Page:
She stopped by in the orchard where the group of kids was playing, and saw him sitting in a short distance away, staring up at the trees the older kids were playing in.

“Hi!” she called, and most of them answered back and waved.

“Are you going to play with us today?”

“No, we did training today, I’m beat!” she said, plopping down on a softer-looking spot of ground. It wasn’t long before Daniel crept over to her and crawled in her lap. His face looked red from crying again. “You look exhausted. Maybe we should go take a nap,” she said, cuddling him. “You want to come home with me? It should be quieter there.”

He nodded, and got up, indicating to the other adults that she was taking responsibility for him. She wasn’t more than half way to her rooms when he changed and curled up tightly in her arms, already asleep.

Rocking Chairs

It’s 7:04 Thanksgiving morning, and I’m sitting on my parents’ deck in my pjs, slippers, and coat, about to have a cup of blackcurrant tea. I  haven’t  had it before, but it has this deep cured fruit scent that I already love. The cold I can ignore for a nice moment like this, on a day we got up extra early–earlier than for work. There will be plenty more cooking to do, but the turkey’s in the oven.

There are many more animals here, more birds talking to each other than where we live, another 25 minutes closer to the city. They nestle in the tall lilac bushes, the pine tree my father painstakingly trained straight over many years, the old apple tree at the back of the yard. Beyond is a field and stream, home to many creatures. A family of ground hogs has live across the path under a tree as long as I can remember.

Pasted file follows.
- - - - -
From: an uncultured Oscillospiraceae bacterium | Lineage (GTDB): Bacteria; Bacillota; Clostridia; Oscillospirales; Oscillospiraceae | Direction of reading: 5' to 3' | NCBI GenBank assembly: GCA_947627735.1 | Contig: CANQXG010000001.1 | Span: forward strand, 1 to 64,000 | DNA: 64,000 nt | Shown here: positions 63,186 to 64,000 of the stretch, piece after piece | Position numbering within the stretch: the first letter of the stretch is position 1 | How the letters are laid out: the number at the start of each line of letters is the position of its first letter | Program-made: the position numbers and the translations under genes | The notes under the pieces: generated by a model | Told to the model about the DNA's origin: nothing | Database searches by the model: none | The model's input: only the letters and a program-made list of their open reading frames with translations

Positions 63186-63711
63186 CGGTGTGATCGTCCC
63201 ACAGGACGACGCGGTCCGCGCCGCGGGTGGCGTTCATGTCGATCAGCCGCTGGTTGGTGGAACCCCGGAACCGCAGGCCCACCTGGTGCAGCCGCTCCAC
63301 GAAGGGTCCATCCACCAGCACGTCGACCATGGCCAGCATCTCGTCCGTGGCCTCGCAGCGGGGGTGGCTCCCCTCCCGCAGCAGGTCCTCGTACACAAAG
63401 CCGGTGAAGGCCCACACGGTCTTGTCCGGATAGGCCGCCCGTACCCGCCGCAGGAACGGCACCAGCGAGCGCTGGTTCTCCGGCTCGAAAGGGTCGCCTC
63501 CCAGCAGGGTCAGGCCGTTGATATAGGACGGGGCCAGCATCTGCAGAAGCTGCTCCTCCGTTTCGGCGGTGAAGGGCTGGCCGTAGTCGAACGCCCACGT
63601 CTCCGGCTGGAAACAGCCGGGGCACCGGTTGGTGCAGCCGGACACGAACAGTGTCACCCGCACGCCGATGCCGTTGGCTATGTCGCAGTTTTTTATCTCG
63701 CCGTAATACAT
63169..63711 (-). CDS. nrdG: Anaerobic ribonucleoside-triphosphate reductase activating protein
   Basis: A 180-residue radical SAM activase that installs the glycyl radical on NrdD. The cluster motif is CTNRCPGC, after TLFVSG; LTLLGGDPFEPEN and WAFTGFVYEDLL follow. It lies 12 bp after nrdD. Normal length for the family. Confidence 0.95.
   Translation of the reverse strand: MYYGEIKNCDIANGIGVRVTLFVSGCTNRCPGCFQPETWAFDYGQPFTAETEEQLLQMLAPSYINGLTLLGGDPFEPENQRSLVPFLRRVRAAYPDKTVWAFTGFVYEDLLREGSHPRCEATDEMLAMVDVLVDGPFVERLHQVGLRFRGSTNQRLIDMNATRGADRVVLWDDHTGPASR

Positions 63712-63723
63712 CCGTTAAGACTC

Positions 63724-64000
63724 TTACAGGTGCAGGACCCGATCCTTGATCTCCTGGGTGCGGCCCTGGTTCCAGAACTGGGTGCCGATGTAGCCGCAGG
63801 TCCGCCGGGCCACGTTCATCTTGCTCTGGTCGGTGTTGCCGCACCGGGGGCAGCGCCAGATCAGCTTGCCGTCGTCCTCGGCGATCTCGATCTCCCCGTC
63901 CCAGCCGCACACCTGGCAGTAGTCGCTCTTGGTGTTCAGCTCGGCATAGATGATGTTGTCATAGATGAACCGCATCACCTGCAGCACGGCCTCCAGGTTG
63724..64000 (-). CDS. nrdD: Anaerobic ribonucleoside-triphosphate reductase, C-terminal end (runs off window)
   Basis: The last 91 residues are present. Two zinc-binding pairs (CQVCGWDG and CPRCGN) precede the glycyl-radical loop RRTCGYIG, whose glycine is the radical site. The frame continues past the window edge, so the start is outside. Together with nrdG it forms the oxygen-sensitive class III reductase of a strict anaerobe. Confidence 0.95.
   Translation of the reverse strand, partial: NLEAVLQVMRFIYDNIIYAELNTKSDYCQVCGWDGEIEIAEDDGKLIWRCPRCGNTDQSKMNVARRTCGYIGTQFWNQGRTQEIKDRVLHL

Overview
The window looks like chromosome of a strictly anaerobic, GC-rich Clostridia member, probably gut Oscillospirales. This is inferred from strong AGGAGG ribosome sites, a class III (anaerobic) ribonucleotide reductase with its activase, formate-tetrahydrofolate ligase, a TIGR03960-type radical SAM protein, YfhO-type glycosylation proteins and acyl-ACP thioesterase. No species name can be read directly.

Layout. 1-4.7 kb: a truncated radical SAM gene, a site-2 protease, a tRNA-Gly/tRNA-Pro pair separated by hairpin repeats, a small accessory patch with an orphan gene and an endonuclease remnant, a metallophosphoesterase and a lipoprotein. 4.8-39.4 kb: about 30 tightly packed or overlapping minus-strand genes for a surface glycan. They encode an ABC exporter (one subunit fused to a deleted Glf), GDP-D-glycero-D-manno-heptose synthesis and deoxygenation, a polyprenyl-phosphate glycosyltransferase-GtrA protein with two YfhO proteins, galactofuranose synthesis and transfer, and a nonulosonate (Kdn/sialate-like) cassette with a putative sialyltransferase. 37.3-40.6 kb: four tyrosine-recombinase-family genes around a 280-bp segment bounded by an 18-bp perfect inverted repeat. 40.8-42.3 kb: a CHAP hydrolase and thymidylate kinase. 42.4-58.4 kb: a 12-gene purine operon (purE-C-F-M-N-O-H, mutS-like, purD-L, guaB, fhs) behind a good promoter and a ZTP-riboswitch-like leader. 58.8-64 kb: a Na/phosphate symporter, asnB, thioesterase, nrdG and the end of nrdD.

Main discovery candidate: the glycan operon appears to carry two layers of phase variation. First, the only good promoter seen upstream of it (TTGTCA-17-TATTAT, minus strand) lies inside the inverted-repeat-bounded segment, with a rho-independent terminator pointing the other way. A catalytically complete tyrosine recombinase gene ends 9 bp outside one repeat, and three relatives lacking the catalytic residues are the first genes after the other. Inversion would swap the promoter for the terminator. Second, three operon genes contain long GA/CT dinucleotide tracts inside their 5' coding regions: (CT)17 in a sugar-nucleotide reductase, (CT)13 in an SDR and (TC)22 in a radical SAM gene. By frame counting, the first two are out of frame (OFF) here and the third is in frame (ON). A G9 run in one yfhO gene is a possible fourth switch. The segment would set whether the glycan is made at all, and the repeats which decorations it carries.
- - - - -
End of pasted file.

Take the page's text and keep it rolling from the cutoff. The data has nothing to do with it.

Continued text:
After a few weeks of business and stress, I’ve managed to carve out a few moments to sit and listen. The tea is as deep and fruity as it smells, and I hope there’s time to savor it slowly.

NaNoWriMo 2016

The approach of NaNoWriMo was an event I noted back in August, with the thought that I would probably make a decision on a story by the time it came about. While I am still committed to finding a story based primarily around people of color, I have not found it yet. So the mental search for that will continue.

On October 31, I pondered simply continuing with the Mally & Les story, but even then, the mad rush of words is not something I’m interested in this year. Therefore,  I have decided to carry on as usual, and write as I usually do, at the usual pace.

Other things are happening in life, and at present I don’t feel a great deal of energy to do all the things. So for now, I’m trying to take things a little slower, and not do so much. To care about less off the stuff going on, and more about taking things a little easier. That’s where life is right now, really.

I had been working quite a bit on Cora’s wedding, which was in October, and while I’m still thinking about it, in the last week I’ve only worked on Mally & Les, which is a nice change. But now I have to go back to refresh on what was written before. It seems to be a story of spurts of writing here and there, and probably won’t be finished for quite a long time. I know the beginning and the end, but most of the things in between will likely be exploratory writing when we get there.

So that’s what I’m working on right now.